1. World Anti-Doping Report 2022 –


  • The World Anti-Doping Agency (WADA) anti-doping report, 2022, released by the WADA reveals alarming statistics on global doping violations, emphasising the need for stringent measures to safeguard the integrity of sports.

India Leads Globally in Doping Offences:

  • India emerged with the highest percentage of doping offenders, accounting for 3.26% of tested athletes.
  • Out of 3,865 samples tested by India’s National Anti-Doping Agency (NADA), 125 returned Adverse Analytical Findings (AAFs), making India the only country with over 100 positive results and the highest among nations testing more than 2,000 samples.
  • An AAF is a report from a WADA-accredited laboratory that identifies the presence of a prohibited substance and/or its metabolites or markers in a sample.
  • Despite being 11th in the number of samples tested, India’s doping violations surpassed major sporting nations like Russia, the USA, Italy, and France.
  • South Africa followed India with 2.09% of samples testing positive among nations collecting over 2,000 samples.
  • China tested the most samples (17,357), producing only 0.25% AAFs, while the USA (84) and Russia (85) closely followed India in the number of positive results.
  • WADA reported a 6.4% increase in the total number of samples analysed and reported into its Anti-Doping Administration and Management System (ADAMS) in 2022 compared to 2021, signalling a positive trend towards maintaining the integrity of sports.


  1. Recently, the TATA Group collaborated with Taiwan’s PSMC to establish a 300 mm (millimetre) wafer fabrication plant in Gujarat –


  • Experts believe the attack was likely carried out by IS Khorasan (IS-K), the group’s Afghanistan-Pakistan branch.
  • IS-K, the Afghanistan-based arm of the IS, has been responsible for recent attacks, including the twin bombings in Kerman, Iran.
  • Established in Afghanistan’s Nangarhar province in 2015, IS-K comprises Central Asian militants and has gained prominence since the Taliban’s return to power in August 2021.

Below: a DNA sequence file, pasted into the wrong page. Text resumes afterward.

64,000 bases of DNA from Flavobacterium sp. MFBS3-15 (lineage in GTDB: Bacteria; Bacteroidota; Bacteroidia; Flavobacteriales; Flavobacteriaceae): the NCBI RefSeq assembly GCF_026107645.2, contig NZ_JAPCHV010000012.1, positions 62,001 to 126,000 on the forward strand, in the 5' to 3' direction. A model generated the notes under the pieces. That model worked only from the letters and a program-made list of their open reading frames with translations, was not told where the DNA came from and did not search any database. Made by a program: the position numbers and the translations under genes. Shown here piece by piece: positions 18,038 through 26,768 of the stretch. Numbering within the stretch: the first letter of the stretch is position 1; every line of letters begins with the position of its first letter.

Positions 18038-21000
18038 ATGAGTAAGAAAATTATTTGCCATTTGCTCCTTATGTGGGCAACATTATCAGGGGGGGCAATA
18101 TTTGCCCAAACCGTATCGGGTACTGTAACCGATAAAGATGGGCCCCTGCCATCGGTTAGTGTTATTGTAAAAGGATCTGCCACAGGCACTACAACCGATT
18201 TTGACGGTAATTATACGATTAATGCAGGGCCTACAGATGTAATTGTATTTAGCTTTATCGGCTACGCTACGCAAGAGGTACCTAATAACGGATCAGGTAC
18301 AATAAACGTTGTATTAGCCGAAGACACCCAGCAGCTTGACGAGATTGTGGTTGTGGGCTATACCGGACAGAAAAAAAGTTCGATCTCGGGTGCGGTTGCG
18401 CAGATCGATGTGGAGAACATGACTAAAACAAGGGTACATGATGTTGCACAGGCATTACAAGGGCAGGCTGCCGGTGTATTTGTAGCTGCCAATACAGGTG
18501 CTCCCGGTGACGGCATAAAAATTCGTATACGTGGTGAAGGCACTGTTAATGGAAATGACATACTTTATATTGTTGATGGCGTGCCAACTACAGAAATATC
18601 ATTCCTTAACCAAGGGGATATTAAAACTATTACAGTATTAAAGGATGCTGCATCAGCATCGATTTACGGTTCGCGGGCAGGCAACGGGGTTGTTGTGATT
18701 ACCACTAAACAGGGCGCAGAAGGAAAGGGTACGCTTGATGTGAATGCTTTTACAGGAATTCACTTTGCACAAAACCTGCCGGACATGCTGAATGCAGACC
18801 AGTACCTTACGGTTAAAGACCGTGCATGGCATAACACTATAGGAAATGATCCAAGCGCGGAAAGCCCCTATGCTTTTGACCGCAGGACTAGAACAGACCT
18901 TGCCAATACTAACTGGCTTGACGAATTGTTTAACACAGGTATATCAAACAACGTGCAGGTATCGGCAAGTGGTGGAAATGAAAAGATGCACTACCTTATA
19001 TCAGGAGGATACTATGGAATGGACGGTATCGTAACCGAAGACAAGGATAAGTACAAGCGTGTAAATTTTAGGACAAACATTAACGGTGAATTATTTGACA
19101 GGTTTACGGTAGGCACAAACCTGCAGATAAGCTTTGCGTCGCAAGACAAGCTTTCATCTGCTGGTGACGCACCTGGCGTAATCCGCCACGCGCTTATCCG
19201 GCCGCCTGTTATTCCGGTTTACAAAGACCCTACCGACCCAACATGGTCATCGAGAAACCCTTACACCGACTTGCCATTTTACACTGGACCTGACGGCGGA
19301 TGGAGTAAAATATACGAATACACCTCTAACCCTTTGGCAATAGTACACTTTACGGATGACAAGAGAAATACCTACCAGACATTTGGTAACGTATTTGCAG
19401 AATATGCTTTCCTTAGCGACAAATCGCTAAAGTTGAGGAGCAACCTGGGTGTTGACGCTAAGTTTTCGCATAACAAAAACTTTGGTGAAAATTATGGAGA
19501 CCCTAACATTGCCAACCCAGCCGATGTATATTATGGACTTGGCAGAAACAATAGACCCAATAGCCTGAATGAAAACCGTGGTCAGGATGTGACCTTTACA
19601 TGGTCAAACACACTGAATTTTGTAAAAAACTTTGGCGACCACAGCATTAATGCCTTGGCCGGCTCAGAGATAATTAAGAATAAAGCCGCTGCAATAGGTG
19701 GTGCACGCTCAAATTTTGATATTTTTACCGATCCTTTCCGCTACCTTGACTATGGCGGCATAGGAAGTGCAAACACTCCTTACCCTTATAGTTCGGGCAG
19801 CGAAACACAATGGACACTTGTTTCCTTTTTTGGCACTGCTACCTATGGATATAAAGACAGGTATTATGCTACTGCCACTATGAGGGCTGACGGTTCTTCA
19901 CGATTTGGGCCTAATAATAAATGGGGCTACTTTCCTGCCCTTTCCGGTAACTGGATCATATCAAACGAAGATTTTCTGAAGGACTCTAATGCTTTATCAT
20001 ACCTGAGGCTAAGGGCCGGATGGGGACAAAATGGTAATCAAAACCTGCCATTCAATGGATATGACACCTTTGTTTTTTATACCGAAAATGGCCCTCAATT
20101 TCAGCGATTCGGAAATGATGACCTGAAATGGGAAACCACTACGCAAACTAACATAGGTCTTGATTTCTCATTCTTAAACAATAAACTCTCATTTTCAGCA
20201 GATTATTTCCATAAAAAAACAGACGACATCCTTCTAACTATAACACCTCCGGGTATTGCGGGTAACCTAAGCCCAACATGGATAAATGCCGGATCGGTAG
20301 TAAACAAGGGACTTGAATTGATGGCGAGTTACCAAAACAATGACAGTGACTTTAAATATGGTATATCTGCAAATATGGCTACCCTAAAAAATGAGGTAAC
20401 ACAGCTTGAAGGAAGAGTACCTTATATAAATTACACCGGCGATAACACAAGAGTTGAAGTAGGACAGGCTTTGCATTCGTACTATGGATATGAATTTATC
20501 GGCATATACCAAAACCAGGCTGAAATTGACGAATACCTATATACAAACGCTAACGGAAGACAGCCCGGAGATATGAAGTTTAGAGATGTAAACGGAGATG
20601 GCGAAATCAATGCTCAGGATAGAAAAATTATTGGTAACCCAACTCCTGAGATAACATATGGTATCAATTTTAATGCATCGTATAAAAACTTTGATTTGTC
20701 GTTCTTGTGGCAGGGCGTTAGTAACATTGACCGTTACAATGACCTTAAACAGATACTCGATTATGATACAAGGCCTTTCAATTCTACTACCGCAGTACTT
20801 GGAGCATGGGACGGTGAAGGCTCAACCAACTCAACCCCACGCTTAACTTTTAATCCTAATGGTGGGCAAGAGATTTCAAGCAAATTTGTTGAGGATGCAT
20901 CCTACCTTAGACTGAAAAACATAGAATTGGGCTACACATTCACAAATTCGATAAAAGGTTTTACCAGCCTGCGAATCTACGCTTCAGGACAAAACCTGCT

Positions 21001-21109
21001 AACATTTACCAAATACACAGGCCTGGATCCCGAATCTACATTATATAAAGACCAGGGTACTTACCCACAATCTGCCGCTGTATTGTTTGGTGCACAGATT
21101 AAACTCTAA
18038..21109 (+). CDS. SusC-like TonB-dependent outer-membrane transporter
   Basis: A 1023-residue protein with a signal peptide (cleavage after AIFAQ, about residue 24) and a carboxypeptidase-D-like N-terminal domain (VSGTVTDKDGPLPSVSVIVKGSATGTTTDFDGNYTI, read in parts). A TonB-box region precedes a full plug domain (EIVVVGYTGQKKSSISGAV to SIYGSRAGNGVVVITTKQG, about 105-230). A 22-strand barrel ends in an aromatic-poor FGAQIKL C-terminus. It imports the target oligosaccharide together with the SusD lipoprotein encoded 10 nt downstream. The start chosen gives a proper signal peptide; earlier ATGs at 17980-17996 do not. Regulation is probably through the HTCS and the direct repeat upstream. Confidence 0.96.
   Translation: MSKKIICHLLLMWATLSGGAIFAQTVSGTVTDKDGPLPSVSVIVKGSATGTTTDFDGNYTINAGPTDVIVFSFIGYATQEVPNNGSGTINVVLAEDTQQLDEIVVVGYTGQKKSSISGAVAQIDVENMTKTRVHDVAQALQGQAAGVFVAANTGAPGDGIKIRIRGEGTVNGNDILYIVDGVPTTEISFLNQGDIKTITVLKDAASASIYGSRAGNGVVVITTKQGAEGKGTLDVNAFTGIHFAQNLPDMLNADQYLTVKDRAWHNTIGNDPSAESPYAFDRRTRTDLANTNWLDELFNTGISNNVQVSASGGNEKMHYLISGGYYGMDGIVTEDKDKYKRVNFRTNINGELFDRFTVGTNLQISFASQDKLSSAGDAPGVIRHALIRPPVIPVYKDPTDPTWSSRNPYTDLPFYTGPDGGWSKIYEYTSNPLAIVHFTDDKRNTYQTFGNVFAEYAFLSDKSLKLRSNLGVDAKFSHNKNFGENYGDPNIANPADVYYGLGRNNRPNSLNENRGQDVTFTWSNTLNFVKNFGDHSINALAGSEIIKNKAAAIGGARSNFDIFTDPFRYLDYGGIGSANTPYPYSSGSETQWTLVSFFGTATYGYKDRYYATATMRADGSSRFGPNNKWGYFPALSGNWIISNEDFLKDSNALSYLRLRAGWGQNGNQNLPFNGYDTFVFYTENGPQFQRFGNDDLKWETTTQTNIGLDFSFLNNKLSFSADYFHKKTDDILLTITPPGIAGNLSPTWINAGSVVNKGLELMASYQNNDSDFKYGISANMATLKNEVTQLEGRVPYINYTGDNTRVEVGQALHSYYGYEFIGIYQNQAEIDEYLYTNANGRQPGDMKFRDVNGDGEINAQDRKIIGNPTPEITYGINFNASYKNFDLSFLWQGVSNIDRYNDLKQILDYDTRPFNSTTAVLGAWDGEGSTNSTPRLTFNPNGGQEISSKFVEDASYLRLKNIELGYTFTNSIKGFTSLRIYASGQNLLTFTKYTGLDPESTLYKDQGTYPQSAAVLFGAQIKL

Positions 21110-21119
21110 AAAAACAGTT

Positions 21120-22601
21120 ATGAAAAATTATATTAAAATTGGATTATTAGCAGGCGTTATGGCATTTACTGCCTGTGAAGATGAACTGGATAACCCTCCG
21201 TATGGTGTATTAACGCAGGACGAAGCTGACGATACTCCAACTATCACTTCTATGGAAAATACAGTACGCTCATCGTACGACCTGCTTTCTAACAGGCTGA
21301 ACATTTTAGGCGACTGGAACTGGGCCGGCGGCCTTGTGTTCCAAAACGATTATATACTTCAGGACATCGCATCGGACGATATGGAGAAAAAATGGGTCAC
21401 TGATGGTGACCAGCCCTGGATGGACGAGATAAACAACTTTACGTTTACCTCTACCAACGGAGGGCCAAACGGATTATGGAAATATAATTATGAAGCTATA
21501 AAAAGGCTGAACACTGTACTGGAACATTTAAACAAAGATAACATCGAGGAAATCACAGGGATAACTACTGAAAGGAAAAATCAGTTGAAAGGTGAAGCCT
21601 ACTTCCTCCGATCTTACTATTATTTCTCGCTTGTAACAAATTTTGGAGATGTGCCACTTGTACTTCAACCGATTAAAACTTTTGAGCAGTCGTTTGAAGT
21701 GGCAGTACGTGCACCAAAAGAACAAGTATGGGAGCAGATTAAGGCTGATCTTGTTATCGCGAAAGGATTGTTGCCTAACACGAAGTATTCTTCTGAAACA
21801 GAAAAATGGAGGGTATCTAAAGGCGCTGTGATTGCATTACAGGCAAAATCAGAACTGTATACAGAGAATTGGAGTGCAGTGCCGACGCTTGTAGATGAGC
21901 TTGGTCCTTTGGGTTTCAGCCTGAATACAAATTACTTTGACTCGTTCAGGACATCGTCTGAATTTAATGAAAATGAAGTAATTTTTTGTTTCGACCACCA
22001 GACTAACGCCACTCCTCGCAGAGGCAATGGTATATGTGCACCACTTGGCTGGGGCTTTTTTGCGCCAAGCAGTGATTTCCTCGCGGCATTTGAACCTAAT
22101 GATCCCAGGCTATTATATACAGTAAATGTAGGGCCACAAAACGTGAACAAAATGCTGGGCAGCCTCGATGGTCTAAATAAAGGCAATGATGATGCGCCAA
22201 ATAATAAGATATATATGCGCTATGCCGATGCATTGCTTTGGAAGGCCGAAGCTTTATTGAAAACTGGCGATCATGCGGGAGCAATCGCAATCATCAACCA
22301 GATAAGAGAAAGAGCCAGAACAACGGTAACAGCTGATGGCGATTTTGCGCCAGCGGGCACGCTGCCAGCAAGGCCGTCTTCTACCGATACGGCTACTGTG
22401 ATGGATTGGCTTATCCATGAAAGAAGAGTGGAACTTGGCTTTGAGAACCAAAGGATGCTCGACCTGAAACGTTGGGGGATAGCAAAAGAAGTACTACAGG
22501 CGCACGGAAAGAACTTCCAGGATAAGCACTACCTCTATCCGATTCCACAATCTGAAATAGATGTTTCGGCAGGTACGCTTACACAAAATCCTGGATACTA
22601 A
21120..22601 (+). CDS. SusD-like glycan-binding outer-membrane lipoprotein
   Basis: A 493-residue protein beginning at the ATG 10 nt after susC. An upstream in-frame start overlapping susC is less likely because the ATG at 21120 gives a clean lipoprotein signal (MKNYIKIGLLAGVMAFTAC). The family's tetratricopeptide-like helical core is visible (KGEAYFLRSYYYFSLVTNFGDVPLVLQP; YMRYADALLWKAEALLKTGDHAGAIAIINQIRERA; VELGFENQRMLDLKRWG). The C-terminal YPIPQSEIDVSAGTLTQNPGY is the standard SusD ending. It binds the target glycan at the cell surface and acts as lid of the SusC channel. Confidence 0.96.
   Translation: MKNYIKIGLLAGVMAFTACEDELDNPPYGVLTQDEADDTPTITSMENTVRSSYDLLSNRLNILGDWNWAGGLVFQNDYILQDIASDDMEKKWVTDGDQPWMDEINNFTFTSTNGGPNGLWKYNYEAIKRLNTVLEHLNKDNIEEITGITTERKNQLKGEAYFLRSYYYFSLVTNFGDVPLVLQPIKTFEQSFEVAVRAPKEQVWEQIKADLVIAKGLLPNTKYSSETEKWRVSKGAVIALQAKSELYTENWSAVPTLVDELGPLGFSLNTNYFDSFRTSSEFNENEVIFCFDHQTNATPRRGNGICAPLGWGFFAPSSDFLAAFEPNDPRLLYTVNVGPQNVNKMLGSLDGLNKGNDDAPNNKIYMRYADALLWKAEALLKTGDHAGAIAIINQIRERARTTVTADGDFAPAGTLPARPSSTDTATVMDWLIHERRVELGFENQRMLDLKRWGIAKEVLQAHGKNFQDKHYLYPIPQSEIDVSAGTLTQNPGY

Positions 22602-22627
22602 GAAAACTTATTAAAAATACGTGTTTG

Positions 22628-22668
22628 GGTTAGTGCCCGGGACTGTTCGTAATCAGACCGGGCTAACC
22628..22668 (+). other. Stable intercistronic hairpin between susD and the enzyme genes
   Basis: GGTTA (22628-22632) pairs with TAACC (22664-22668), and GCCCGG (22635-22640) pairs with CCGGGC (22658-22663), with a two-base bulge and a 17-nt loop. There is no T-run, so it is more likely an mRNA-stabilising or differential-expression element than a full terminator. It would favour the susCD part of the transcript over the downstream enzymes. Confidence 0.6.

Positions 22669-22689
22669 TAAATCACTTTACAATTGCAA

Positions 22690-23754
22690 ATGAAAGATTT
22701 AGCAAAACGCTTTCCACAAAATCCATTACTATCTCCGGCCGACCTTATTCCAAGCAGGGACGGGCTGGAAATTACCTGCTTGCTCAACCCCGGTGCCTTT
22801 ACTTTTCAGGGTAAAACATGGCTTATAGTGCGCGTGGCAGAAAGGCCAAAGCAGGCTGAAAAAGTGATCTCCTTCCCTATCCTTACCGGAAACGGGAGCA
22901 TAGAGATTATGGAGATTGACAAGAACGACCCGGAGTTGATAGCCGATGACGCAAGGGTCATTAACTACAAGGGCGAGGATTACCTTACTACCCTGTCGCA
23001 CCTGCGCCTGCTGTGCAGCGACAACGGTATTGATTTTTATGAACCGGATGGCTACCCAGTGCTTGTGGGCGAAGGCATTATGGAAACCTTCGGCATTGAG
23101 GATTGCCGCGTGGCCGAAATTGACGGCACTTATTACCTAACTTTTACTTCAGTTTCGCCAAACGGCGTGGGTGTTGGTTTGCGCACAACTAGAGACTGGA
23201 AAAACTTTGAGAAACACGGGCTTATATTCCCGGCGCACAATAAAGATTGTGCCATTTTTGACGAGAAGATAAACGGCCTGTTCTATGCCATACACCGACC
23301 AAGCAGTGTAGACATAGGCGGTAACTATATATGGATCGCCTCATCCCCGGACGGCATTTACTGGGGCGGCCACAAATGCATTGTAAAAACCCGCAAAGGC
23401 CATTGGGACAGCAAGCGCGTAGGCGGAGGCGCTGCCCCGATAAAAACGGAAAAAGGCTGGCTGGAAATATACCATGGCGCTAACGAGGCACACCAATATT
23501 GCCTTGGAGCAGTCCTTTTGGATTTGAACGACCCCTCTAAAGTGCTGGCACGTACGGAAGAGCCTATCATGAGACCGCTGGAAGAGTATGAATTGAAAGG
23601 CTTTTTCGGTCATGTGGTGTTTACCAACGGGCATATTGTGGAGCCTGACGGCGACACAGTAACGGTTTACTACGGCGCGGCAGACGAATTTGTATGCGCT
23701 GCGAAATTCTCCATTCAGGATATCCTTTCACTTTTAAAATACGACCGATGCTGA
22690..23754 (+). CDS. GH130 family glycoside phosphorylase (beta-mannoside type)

• IS-K targets Afghanistan’s Shia minorityand seeks to recruit radicalised youths from Central Asia and Afghanistan’s Tajik and Uzbek minorities.
  • IS-K utilises anti-Russian and anti-Iranian propaganda to recruit among Central Asians, Afghans, and Pakistanis.


  1. Atomic Clocks for One-Nation, One-Time –


  • India aims to deploy its own atomic clocks across the nation, to enhance its timekeeping infrastructure and national defence capabilities for the future.
  • The deployment of atomic clocks across India aims to synchronise all digital devices with Indian Standard Time (IST), ensuring uniformity.
  • These atomic clocks are being installed by the National Physical Laboratory (NPL) under the Ministry of Science and Technology and the Ministry of Consumer Affairs.
  • An atomic clock, is a clock, known for its exceptional accuracy, and functions by utilising specific resonance frequencies of atoms, typically cesium or rubidium. It was invented in 1955 by Louise Essen.
  • The extreme precision levels of the atomic clocks can be interpreted by the fact that they will lose one second approximately every 100 million years. Currently, atomic clocks in India are operational in Ahmedabad and Faridabad.
  • The electronic components of atomic clocks are governed by microwave electromagnetic radiation (EM). Maintaining this radiation’s precise frequency is essential to induce quantum transitions in cesium or rubidium atoms.
  • The quantum transition (energy change) of cesium or rubidium atoms is induced solely when the radiation is maintained at an exceptionally specific frequency.
  • In an atomic clock, these quantum transitions are then observed and maintained in a feedback loop. The waves generated in these quantum transitions are then counted to arrive at the value of a second.